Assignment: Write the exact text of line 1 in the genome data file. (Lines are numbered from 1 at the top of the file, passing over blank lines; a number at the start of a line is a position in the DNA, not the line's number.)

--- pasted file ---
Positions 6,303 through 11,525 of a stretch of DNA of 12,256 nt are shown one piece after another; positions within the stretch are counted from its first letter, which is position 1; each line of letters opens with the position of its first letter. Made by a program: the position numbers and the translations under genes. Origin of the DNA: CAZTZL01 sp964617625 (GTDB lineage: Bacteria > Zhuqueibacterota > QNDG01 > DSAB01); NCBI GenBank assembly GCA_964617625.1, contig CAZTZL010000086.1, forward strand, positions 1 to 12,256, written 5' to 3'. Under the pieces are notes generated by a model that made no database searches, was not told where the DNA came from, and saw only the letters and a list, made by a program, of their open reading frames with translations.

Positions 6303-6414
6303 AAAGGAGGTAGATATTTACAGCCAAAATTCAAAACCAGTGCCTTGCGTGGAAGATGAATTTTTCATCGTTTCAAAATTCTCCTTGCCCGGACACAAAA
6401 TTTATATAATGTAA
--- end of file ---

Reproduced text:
Positions 6,303 through 11,525 of a stretch of DNA of 12,256 nt are shown one piece after another; positions within the stretch are counted from its first letter, which is position 1; each line of letters opens with the position of its first letter. Made by a program: the position numbers and the translations under genes. Origin of the DNA: CAZTZL01 sp964617625 (GTDB lineage: Bacteria > Zhuqueibacterota > QNDG01 > DSAB01); NCBI GenBank assembly GCA_964617625.1, contig CAZTZL010000086.1, forward strand, positions 1 to 12,256, written 5' to 3'. Under the pieces are notes generated by a model that made no database searches, was not told where the DNA came from, and saw only the letters and a list, made by a program, of their open reading frames with translations.